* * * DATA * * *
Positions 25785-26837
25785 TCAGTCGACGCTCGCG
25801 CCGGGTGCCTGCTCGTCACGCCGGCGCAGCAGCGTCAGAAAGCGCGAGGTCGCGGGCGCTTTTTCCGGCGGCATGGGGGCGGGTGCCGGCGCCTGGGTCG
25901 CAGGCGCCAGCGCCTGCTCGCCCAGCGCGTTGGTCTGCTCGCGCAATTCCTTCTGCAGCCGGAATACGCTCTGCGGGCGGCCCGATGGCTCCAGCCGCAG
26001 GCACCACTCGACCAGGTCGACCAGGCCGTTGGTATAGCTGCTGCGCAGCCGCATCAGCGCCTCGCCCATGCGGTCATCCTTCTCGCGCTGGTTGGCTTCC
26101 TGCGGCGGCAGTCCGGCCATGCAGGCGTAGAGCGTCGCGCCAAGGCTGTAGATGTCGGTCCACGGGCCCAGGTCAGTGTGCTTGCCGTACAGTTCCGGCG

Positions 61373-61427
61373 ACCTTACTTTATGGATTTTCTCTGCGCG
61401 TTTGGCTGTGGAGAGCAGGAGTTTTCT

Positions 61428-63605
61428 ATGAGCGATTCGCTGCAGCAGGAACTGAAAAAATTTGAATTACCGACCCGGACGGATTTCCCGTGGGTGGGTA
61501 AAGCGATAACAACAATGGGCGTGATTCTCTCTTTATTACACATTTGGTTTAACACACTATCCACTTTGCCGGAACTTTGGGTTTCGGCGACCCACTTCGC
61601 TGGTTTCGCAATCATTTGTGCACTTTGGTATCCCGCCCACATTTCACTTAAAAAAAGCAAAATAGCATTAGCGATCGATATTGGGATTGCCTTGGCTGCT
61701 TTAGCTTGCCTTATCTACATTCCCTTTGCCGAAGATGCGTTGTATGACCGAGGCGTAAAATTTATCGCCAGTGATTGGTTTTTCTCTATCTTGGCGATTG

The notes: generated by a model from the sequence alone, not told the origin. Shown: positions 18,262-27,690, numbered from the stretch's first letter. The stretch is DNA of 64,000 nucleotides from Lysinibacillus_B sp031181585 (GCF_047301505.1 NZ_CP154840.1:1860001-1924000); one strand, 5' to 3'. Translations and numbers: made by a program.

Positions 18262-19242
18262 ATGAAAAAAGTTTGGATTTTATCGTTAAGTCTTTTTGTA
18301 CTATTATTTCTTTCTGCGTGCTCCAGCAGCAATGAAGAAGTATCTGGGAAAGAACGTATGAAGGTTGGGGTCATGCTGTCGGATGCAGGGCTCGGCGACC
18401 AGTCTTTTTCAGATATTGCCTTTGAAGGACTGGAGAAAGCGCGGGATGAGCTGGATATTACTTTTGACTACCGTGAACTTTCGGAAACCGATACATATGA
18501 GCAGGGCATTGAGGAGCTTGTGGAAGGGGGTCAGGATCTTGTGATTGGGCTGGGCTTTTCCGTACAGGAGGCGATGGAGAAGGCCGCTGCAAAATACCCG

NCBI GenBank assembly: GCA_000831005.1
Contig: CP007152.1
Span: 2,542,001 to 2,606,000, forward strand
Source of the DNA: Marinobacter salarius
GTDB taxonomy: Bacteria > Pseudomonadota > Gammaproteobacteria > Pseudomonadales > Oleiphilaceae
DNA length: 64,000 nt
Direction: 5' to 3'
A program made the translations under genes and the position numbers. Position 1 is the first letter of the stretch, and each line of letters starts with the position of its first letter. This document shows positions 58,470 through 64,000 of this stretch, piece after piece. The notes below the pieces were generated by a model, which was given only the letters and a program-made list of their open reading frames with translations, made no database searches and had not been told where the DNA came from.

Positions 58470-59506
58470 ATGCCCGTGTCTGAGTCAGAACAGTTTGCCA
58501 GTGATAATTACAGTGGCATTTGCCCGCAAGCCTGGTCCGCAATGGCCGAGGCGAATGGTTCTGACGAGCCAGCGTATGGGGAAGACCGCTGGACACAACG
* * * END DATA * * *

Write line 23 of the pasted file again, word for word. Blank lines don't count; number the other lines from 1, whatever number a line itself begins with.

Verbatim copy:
Span: 2,542,001 to 2,606,000, forward strand